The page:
Published September 30, 2005
NEW YORK – Patriots to some and hate group to others, the Minuteman Civil Defense Corps is launching a monthlong vigil along America's northern border this weekend, expanding its operations to demand heightened security at U.S. borders.
The Minutemen (search) gained national attention in April when they monitored a 23-mile stretch of the Arizona border. Armed with binoculars, cell phones and, in some cases, sidearms, the volunteers tipped off border patrol agents about illegal immigrants crossing into the United States. According to the group’s count, the watch resulted in more than 300 arrests of undocumented immigrants.
Now the organization hopes to raise awareness about what it says is the federal government’s failure to secure America's borders. With plans for an October vigil in the Southwest, the Minutemen have decided to bring their campaign to the northern border as well.
Although the number of arrests at the southwestern border dwarfs those to the north — well over 1 million versus about 12,000 annually — Minuteman members say that the Canadian border, which at 5,525 miles is almost three times the length of the Mexican border, is vulnerable to terrorists and criminals.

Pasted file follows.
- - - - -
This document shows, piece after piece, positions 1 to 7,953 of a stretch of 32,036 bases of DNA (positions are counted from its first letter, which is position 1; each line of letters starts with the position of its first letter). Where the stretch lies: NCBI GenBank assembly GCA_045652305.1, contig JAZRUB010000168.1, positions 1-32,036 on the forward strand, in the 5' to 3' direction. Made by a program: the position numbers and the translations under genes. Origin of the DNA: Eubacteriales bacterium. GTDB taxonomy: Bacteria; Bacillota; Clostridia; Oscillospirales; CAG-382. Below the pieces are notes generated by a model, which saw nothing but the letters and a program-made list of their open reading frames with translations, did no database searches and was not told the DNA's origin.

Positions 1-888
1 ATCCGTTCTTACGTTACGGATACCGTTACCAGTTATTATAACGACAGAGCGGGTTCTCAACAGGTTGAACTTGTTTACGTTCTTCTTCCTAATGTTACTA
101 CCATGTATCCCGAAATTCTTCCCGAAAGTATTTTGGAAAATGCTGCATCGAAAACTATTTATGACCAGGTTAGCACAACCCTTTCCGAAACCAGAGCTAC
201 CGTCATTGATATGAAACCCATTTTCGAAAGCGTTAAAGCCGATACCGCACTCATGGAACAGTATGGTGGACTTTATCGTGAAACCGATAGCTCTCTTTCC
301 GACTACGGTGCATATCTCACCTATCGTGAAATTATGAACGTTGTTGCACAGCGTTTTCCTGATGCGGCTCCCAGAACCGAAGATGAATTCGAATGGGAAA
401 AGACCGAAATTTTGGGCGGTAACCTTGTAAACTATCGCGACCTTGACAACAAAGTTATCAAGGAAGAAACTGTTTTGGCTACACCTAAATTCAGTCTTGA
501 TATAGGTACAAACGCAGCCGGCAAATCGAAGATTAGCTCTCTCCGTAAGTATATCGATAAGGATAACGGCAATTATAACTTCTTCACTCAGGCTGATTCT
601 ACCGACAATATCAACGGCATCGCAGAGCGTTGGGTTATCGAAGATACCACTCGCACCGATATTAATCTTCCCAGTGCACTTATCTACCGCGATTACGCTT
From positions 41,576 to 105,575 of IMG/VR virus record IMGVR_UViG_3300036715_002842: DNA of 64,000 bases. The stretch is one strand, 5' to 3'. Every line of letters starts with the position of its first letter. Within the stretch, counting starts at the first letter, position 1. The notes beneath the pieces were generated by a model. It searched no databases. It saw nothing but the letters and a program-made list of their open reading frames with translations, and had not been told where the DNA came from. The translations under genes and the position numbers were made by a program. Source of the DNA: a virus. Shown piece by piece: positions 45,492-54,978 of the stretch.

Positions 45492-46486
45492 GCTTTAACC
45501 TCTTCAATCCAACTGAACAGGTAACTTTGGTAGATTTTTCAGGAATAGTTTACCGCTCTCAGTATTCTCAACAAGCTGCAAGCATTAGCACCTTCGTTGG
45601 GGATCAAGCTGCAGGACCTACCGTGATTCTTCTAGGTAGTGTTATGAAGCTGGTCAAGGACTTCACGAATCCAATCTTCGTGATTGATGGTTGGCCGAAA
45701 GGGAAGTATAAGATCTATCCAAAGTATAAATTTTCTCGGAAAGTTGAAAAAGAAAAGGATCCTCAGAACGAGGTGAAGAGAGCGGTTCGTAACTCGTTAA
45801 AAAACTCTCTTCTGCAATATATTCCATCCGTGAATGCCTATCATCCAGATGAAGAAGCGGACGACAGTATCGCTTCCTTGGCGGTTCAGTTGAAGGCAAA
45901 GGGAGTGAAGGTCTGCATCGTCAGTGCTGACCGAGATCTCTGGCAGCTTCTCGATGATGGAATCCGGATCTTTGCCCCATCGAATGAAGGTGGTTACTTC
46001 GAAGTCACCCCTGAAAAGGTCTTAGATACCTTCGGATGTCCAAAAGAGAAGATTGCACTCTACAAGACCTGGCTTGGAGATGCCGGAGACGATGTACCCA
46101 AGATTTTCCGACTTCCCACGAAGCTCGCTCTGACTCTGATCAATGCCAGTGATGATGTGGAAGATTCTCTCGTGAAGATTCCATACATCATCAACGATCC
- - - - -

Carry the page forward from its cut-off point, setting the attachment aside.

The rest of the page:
“Canada has extremely lax laws allowing people to come in and live there from Middle Eastern countries,” said Connie Hair, a spokeswoman for the group. “If you’re from the Middle East, it only makes sense that you might be in a Middle Eastern terror cell.”
Hair also cited the discovery in July of drug-smuggling tunnels between British Columbia and Washington as a reason to turn attention north, where the number of border patrol agents is, at 1,000, roughly 10 percent of the number that guards the southwestern border.
But Joseph Giuliano, deputy chief of the Customs and Border Patrol (search) for western Washington, said force numbers are unrelated to the quality of border protection.
“The same type of intrusion-detection technology that exists down there exists up here as well,” he said. “Plus, we have a very highly developed, highly refined relationship with the Canadian authorities that serves as a force multiplier for us.”
Giuliano also described Canada's immigration laws as "irrelevant" to border patrol efforts and expressed confidence in the detection system in place.